Hal Hartley’s latest film, Amateur, is quite a departure from his earlier work. Still gone is his once-traditional lead, the crimson-haired ingenue Adrienne Shelly (who hasn’t been seen since Trust), and in her stead are two foreign actresses, Isabelle Huppert (as a lapsed nun trying to make it as a porn story writer and who believes she is a nymphomaniac) and Elena Lowensohn (returning to Hartley’s films as Sofia, a somewhat psycho porn star). Hartley’s favorite male lead, Martin Donovan, remains as Thomas, the slimeball husband of Sofia.
The plot is this: Sofia is fed up with Thomas, so she tries to kill him. He doesn’t die–he just cracks his head and develops amnesia. Isabelle finds him and takes him under her already fragile wing. Throw in an extortion plot wherein the old Thomas was trying to blackmail a nameless entity, and add the thugs trying to kill him. Eventually, everyone gets sucked into this scheme, and nothing works out for any of them.
Why Amateur? Well, all the principals are new at something: Isabelle is new at the porn game and a virgin to boot. Sofia is new at trying to extort money from someone. Thomas is new to life in general. Clever, right?
Well…. The problem is that the plot is revealed so cryptically and moves so slowly that it renders the movie stagnant. It’s difficult to follow, and the characters drone on and on at each other, philosophizing at length, about what, I can’t even remember. The action/comedy sequences are superb, but there just aren’t enough of them to carry the film. The end result is that Amateur is a fabulous story that’s told rather badly.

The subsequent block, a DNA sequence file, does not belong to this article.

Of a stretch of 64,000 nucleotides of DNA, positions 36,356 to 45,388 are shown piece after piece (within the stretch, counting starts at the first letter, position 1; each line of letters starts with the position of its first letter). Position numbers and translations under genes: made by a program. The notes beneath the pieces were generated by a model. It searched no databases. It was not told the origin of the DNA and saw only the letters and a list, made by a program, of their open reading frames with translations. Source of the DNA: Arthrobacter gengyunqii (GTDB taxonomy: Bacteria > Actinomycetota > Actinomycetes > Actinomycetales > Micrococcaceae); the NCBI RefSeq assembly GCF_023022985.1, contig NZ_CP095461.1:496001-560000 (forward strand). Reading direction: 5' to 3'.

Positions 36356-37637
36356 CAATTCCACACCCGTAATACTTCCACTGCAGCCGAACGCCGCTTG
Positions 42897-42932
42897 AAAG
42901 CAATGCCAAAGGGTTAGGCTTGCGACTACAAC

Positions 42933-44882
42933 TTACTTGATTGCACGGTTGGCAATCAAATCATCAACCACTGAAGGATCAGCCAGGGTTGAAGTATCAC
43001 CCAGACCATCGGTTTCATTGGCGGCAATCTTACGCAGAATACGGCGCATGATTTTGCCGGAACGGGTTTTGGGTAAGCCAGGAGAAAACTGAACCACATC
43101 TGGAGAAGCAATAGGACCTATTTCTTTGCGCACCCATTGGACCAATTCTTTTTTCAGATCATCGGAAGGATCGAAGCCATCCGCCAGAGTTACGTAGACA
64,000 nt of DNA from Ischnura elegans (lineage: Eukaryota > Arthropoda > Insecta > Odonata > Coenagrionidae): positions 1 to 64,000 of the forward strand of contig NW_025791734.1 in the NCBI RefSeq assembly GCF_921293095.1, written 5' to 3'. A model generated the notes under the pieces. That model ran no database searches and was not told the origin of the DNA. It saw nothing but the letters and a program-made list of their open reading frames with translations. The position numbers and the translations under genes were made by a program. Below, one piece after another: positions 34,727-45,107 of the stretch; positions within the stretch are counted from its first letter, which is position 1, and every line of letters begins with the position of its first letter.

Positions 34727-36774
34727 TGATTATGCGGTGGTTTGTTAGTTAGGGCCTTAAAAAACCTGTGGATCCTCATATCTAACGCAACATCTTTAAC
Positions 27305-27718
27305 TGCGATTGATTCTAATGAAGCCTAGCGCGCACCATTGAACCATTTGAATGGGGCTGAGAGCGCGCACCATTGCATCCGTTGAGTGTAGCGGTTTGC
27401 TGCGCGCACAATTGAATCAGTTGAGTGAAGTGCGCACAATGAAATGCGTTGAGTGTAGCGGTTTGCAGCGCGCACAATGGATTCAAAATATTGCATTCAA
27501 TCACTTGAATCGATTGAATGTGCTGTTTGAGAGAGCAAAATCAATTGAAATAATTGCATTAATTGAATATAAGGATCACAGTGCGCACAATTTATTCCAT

At least the acting is on target, and the story is original. And some of the film’s scenes, especially the ones involving the two thugs, Thomas’s old partner, and his torture and revenge, are so bright as to dim the rest of the movie.
Hartley’s characteristic oddball-ness is here, all right, but the fresh and funny approach to the way we live our lives is absent. Amateur could have been an action-driven comedy instead of a sloppy narrative; Hartley made a ‘deep’ and tragic movie about big-time people. Whereas a movie like Trust, a film about lower-middle class twentysomethings, was a comedic riot. Hal, I hope you return to your old ways.
And I miss Adrienne, too.